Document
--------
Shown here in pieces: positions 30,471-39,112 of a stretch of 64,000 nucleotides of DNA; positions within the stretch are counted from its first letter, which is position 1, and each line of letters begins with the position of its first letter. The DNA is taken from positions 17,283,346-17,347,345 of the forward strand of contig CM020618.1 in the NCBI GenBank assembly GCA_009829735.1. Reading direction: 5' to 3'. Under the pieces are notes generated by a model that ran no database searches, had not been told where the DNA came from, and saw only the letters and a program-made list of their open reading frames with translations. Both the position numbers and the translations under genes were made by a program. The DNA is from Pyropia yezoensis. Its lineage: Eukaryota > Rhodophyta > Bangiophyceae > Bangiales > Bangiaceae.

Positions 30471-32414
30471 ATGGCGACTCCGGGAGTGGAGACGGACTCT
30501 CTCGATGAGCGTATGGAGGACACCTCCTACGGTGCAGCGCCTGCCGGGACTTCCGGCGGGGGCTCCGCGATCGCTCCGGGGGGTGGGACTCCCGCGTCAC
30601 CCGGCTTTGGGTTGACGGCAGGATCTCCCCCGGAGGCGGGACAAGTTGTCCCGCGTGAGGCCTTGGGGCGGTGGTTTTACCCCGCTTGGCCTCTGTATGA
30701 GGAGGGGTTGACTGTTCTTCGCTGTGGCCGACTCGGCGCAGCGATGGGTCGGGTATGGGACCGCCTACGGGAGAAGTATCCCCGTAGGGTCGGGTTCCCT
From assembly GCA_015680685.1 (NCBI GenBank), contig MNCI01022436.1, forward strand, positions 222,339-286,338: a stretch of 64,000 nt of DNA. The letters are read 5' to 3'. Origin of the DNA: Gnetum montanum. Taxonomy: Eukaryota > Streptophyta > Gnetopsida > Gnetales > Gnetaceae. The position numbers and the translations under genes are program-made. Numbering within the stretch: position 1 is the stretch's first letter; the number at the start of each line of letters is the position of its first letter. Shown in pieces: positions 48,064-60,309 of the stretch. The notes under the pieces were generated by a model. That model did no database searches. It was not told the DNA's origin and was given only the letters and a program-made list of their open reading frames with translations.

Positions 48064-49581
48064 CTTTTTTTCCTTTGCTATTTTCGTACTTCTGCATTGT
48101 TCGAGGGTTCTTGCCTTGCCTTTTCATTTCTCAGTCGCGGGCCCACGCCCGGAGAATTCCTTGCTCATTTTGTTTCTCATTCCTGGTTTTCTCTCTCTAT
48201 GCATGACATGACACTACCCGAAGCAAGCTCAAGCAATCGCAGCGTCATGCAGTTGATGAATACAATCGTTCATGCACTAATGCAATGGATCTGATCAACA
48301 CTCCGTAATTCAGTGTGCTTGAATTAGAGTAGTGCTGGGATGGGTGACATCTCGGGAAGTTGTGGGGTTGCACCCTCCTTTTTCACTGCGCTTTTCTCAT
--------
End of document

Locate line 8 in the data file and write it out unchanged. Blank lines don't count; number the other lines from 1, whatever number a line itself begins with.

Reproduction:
Positions 48064-49581